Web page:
By the Numbers: 30%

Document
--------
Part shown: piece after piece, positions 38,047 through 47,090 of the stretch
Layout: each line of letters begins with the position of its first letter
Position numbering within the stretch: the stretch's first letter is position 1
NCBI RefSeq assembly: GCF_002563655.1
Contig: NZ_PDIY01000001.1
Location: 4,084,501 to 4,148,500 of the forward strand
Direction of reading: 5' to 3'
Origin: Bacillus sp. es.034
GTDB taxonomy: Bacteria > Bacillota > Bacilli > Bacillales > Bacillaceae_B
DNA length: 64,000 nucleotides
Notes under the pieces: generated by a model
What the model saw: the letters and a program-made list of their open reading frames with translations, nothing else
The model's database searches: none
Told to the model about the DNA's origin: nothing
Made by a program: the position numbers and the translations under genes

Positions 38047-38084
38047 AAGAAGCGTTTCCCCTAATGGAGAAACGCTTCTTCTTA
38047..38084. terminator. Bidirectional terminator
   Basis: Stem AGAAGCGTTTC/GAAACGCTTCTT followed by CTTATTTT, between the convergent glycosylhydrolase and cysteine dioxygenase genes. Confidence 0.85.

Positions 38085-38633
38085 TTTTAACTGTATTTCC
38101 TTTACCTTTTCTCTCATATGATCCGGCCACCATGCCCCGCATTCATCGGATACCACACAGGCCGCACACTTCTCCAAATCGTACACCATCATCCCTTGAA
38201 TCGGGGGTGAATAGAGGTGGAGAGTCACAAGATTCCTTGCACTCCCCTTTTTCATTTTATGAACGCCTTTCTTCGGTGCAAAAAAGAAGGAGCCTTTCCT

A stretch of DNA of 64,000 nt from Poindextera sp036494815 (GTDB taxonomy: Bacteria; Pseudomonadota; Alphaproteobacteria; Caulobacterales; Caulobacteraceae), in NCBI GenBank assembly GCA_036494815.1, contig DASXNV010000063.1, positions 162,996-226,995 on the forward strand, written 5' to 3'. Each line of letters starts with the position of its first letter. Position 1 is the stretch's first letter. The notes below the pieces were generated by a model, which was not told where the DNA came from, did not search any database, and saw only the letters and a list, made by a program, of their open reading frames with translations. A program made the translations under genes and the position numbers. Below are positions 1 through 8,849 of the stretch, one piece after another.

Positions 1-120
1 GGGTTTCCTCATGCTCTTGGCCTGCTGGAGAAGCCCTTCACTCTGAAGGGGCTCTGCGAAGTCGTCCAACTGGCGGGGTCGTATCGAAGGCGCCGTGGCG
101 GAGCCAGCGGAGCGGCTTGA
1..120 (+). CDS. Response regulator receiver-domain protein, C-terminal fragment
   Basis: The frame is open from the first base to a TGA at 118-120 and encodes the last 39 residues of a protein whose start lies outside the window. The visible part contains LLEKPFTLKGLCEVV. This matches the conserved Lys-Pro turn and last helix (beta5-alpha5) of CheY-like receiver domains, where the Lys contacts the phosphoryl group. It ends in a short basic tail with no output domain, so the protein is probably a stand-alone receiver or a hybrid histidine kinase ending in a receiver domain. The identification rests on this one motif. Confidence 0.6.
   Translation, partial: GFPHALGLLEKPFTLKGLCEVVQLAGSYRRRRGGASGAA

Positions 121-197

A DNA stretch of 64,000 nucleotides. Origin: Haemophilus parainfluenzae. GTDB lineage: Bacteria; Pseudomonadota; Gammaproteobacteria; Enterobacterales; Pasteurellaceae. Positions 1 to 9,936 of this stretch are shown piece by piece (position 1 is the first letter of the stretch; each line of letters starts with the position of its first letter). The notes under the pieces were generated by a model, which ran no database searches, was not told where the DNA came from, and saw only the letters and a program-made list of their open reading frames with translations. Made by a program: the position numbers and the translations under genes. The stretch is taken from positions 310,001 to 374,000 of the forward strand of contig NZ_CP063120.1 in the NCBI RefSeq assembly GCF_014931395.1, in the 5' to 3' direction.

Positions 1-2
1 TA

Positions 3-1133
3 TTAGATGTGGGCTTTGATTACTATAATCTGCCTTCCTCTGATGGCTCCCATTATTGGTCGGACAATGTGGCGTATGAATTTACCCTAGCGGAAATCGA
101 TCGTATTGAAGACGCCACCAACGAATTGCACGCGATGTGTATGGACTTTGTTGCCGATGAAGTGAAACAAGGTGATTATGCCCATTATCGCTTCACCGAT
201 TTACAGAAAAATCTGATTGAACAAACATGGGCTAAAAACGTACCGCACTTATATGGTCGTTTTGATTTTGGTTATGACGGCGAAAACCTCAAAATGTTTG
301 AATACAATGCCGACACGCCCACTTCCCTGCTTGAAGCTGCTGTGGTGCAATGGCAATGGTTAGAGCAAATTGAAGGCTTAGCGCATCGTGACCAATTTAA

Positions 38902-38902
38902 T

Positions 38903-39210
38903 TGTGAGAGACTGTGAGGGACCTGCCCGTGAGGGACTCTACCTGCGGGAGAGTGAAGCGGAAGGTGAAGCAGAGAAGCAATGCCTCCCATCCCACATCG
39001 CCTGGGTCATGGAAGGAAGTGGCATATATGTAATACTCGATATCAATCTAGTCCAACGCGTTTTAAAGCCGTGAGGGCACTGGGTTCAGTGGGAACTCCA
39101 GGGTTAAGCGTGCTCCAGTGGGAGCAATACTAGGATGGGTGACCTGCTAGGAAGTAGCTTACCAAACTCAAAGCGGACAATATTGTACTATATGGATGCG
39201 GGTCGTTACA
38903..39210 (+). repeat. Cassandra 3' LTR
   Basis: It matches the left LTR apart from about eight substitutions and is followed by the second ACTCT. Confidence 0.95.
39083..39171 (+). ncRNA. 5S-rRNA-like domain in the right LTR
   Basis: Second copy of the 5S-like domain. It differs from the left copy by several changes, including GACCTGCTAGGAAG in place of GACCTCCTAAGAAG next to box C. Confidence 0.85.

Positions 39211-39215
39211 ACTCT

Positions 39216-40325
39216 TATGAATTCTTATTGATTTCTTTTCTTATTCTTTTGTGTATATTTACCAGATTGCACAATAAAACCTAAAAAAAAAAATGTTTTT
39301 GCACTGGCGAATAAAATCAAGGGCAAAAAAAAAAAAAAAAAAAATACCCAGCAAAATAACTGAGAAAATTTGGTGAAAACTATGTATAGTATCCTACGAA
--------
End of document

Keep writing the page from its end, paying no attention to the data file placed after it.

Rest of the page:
Massages, dance classes, bikes, buses, nap pods, parties and a host of high-profile tech figures milling about campus. Perks are a Silicon Valley staple, designed to lure top talent and keep them fat and happy enough to work harder for longer. Perhaps no fringe benefit is more coveted than the gourmet meals served up gratis in corporate campuses like Facebook and Google, where employees reportedly jaw on $1 million worth of chicken a month. But those comped meals could end up costing companies even more now that the Internal Revenue Service says it wants a 30 percent bite out of them. The push to tax catered company meals comes from on high, a national IRS directive based on the argument that complimentary eats are a taxable fringe benefit similar to driving a company car for personal use. Of course, Big Tech is pushing back, warning that it will take the matter to court. Free meal-dealing companies might argue that the food is a “time-saving” measure, that by feeding their workers they can minimize downtime and get folks to return to their desks faster than if they left their sprawling suburban campuses.